Are you trying to incorporate more STEM into your own children’s play? Would you like some STEM type activities to add to your classroom? Here are a few affiliate links for STEM toys and games that we’ve tried and loved. Remember, you don’t pay more if you shop through these links. I could, however, make a little commission.
This Learning Resources product is all about coding—a 21st century skill that will be critical to student success. That said, logic and spatial reasoning are huge factors in this game as well. Basically, kids set up mazes for a robot mouse. They then have to program the mouse to move around it by giving it a set of directions. This toy includes a robot mouse, a variety of maze pieces, coding cards, activity cards, and a guide to help you figure out what to do.
This toy is for ages 5 up, but I find it challenging. My son could out code me when he was in Kindergarten, so the fact that this game stumps me at times isn’t saying much. This game will keep us all involved for an afternoon, or at least until my brain gets tired. The kids, however, love Colby (get it, like cheese?) the Coding Mouse. This toy pretty much rocks our STEM world.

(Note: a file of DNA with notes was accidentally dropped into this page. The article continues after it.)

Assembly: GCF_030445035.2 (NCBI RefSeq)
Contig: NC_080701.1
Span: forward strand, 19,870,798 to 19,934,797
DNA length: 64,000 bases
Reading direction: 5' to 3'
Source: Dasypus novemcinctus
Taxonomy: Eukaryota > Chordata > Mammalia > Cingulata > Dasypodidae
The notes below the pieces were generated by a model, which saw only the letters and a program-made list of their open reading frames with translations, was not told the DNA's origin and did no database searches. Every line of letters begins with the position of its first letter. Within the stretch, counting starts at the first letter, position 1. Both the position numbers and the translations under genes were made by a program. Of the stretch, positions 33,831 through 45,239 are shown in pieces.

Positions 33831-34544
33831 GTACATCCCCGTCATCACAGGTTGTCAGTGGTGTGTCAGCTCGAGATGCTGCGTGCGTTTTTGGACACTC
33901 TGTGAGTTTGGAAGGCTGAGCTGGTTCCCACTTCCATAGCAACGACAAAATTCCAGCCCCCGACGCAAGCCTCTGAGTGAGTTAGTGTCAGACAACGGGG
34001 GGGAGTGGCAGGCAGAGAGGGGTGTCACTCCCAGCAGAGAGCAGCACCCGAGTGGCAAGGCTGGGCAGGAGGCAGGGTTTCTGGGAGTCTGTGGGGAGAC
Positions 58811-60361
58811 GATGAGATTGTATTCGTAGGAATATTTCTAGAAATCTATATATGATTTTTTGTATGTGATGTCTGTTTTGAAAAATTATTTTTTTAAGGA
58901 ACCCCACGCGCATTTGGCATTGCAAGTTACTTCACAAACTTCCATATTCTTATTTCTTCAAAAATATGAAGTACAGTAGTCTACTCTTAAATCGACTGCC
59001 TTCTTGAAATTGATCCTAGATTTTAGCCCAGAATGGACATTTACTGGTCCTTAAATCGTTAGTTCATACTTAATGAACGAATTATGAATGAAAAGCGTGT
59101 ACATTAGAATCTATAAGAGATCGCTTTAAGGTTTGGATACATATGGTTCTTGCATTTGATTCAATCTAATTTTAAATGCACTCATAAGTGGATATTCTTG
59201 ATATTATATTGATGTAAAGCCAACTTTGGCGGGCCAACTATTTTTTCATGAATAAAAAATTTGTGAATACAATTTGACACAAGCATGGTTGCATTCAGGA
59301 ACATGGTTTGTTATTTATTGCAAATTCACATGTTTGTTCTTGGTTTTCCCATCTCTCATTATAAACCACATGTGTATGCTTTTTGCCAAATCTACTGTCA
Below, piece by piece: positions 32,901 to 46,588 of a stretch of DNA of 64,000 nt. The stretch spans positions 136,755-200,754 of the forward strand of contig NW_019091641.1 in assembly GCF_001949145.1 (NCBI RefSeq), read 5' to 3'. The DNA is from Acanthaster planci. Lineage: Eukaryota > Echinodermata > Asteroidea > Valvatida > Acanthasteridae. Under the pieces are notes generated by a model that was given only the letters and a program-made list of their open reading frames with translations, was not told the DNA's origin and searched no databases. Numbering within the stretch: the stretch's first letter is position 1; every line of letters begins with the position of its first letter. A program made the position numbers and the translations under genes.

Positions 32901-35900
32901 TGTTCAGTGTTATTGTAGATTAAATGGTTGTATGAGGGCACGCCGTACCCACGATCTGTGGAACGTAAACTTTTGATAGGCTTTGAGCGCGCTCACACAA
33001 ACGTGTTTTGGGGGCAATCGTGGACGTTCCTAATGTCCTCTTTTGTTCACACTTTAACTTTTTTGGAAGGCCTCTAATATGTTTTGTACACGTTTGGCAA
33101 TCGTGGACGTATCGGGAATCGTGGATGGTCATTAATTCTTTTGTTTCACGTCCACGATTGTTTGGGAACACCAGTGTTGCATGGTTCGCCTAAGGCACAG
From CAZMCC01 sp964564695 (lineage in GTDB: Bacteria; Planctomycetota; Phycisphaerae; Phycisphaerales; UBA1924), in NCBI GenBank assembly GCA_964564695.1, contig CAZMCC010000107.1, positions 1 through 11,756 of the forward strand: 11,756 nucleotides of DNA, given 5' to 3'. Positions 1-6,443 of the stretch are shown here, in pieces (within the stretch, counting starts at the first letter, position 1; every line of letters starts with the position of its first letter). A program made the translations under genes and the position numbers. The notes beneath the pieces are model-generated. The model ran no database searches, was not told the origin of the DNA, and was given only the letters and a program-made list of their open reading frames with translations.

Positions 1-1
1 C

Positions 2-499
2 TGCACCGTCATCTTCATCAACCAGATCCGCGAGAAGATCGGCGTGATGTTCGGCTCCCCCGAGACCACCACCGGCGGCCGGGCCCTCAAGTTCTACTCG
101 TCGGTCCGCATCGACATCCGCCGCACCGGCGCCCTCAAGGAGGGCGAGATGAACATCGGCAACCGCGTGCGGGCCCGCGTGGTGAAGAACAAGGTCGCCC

We absolutely love this Learning Resources activity in our house. This set actually includes magnetic puzzle cards so the blocks will stay in place when you play with them. My kids love to create patterns and colorful designs, so this is a convenient upgrade to an old favorite. I used to use a cheap pizza pan to stick pattern blocks to—now, they include the surfaces so it’s easier to store.
Gears, Gears, Gears!
My son will play with these things for hours. He started with the basic set, and now Learning Resources has created all these other awesome products he can build. He’s understanding cause and effect, motion, and the science behind gear movement. He and his little buddies are all about Dizzy Fun Land. These engineering sets are “geared” for both girls and boys. Even the girliest of girls will love to build the Sweet Shop or the Build and Bloom Building Set. Each of these gear sets comes packed with opportunities for sequential thought, motor skills, and all sorts of problem solving.
What types of STEM toys do your children enjoy? For teachers, which STEM toys are on your classroom wish list? Leave your ideas in the comment section, and let’s get the discussion going!